As usual, the net neutrality eccentrics have managed to upset themselves over the wrong things.
Their latest bête noire is T-Mobile’s John Legere, and not for his excessive reliance on four-letter words. His crime is marketing a new offer to his wireless subscribers: unlimited consumption of Netflix, Hulu and other compliant video services via the cellular network, free of data caps and usage penalties.
But that sounds like a “fast lane”—it treats some data differently than other data and is sacrilege to the net neuties. Never mind that T-Mobile affords the same privilege to any video provider willing to comply with its technical requirements. Never mind that T-Mobile here functions less as a gatekeeper than as the supplier of an incentive for video operators to make unlimited video manageable on T-Mobile’s capacity-constrained cellular network. This means, mainly, tagging the data so the network can recognize it. It also means allowing a reduced resolution that Mr. Legere calls “DVD quality” but is less crystalline than customers are used to getting over a wired broadband connection.
Opinion Journal Video
Alas, the net-neut empire of unreason is growing. A New York Times editorial worries that T-Mobile’s unlimited video offer “will inappropriately distort how consumers use the Internet.”
The poor, deranged dears should welcome T-Mobile’s experiment. It’s the opening wedge of a wireless challenge to cable broadband. Video delivered in 480p may not be as glorious as 1080p, but will be perfectly watchable on a tablet or smartphone. Here’s betting Mr. Legere’s offer will be attractive to households on a budget as well as the young and footloose and others who prefer not to pay a huge second bill to get broadband at home.
And down the road, more such competition will be coming as other wireless operators adapt to the video deluge. That is, to the degree that the Obama administration’s shrouding of the Internet in politicized utility regulation permits.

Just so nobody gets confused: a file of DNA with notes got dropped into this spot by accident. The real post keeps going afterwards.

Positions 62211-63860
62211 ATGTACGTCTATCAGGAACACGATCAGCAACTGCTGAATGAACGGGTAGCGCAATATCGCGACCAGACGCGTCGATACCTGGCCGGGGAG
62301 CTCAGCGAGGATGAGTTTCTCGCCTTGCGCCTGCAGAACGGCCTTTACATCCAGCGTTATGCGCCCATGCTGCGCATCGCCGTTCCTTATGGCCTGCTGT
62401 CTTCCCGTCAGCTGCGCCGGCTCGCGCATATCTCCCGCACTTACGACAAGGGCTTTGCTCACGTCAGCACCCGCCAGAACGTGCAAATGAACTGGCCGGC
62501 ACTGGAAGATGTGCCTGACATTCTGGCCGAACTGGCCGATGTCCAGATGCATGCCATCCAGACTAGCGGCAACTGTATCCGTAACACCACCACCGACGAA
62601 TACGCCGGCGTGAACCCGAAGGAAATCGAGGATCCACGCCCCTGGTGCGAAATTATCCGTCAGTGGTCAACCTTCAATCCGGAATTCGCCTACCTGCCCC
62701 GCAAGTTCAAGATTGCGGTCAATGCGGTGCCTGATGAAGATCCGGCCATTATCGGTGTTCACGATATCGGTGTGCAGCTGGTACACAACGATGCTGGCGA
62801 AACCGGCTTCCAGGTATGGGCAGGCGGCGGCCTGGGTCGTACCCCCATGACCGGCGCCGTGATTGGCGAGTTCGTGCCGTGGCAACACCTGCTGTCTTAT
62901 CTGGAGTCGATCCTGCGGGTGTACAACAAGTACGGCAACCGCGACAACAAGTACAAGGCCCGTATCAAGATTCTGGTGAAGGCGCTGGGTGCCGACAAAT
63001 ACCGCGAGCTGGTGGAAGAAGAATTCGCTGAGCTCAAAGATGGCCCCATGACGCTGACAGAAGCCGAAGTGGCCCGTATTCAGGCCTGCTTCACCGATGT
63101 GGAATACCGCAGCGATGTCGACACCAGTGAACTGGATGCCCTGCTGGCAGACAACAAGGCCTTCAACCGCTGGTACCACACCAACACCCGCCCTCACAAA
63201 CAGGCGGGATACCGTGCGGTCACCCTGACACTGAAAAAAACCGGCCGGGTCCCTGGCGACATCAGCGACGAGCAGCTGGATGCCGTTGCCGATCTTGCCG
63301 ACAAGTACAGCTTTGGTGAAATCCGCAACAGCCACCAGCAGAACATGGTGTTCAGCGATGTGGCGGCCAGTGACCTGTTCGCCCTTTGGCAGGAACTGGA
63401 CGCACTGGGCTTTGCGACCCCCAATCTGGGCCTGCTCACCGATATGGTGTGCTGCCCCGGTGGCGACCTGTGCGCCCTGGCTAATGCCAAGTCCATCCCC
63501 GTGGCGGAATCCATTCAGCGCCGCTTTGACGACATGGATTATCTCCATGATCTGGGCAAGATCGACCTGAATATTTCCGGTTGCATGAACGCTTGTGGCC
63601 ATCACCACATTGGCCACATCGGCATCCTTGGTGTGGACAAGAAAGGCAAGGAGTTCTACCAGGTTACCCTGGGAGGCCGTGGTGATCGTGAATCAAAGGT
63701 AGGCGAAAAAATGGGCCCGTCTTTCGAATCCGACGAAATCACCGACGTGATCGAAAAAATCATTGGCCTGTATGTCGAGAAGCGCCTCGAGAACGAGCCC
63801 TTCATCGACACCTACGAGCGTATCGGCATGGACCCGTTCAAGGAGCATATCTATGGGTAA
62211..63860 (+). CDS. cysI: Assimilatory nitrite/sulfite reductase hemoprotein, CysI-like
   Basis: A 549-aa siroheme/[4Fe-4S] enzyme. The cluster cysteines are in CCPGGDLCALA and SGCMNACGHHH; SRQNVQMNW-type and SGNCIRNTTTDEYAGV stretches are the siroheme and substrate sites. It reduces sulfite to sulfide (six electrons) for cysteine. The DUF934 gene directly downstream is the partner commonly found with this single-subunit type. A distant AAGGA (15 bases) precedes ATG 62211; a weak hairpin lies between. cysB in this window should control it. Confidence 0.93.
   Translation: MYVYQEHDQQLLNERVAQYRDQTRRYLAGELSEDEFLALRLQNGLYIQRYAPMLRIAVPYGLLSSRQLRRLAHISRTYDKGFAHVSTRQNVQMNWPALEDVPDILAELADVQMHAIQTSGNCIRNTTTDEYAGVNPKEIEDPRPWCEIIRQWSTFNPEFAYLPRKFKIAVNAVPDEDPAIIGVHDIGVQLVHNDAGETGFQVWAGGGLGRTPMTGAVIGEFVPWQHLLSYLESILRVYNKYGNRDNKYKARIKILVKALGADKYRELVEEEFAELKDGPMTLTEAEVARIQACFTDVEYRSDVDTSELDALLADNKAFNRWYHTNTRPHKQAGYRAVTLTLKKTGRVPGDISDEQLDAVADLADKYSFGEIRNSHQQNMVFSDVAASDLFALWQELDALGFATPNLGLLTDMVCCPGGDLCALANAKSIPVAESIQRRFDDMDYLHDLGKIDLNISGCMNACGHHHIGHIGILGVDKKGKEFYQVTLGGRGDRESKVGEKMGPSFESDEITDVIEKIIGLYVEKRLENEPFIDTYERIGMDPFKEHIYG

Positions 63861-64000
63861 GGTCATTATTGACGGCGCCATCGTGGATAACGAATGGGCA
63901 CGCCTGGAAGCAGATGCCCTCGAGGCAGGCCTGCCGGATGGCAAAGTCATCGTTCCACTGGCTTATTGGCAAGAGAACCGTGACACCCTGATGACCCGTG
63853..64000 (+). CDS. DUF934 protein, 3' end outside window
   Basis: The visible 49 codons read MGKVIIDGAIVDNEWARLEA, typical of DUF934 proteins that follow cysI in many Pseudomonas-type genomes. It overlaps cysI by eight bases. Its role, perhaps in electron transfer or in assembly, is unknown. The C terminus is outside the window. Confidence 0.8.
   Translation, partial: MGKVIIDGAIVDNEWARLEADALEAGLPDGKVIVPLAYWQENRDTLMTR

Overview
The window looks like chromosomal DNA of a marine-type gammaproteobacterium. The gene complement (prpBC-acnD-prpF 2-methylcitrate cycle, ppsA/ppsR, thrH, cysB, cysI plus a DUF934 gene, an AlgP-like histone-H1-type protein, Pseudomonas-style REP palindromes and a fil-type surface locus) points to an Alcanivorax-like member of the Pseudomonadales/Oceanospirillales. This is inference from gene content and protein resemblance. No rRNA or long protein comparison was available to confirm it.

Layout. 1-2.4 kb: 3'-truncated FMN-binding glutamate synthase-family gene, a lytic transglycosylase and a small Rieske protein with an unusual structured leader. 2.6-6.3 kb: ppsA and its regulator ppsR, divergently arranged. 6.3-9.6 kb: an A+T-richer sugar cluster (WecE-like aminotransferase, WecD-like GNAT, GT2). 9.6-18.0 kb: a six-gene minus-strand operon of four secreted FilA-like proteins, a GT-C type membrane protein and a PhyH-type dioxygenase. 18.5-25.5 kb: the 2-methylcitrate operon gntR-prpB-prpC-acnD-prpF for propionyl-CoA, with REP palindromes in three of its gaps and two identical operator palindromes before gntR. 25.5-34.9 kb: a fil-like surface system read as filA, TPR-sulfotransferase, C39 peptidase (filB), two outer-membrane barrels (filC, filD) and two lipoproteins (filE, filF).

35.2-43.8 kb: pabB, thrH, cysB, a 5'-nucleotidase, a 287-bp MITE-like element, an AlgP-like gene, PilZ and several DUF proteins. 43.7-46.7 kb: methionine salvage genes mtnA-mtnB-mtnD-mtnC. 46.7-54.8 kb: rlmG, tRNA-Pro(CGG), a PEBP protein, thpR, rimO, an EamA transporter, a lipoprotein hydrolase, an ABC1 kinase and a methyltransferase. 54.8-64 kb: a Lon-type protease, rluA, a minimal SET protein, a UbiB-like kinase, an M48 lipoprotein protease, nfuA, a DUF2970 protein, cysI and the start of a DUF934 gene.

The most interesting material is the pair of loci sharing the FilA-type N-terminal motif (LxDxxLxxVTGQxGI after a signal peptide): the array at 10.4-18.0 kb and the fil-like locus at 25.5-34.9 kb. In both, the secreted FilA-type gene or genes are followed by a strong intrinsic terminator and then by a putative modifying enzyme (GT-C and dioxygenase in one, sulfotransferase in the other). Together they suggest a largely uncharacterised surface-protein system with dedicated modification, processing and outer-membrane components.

T-Mobile hasn’t spelled out all the steps required to make sure its cellular network can handle the load. Often lost is that while entertainment video is more demanding than a static Web page or email, it’s less demanding than voice—you can’t buffer in advance a phone conversation.
Here is a perfect example of why the net-neutrality ideal, which holds that all ones and zeros need to flow in nondiscriminatory fashion through a broadband pipe, is a counterproductive ideological fetish.
The glory of digital networks is their ability to deliver an infinite variety of services over a single infrastructure, embedding intelligence everywhere. The electric company can’t differentiate between an electron that goes to power a respirator and one that goes to power a hair dryer. The water company can’t differentiate between a molecule being used to put out a fire at an orphanage and one being used to wash the cat.
The fetishists have fallen in love with an abstraction in preference to reality (which is what fetishists do). On the advice of bloggers who fill their heads with misinformation, they have lately been sticking their heads in the oven over a second market development. This is Comcast’s recent trial of usage-based pricing in a handful of localities.
The problem with Comcast’s experiment is that more broadband providers aren’t doing the same. Net neuties complain that usage charges are a backdoor way to jack up prices. But the way to jack up prices is to jack up prices. A variant accusation is that Comcast is using overage charges to punish customers for abandoning cable TV for Netflix. But only about half your cable bill goes to pay Hollywood for TV content. The rest pays for system maintenance—a cost that users will have to bear one way or another.
In this real world, a more efficient pricing system, one that maximizes revenues by giving people a range of prices at which they can participate, stands to be a boon to all users. If a light user can get a better deal, more light users will sign up and more revenue overall will be generated to support a common infrastructure. This is called price discrimination—in which discrimination is not a synonym for bad. Airlines follow the same logic.
A touch disgraceful is that certain full-time cheerleaders who have spent the past 20 years blogging about the Internet still don’t bother to understand anything about pricing or the deadweight loss that comes from charging different users, with different needs and appetites, the same price for a service.
What they should care about is competition, the force that ensures experiments like T-Mobile’s and Comcast’s will end up working for consumers. Happily, T-Mobile’s video offering (which the company calls “Binge On”) is exactly the reason we can expect a more competitive future—the convergence of fixed and mobile. That is, pending the Obama administration’s willingness not to get in the way.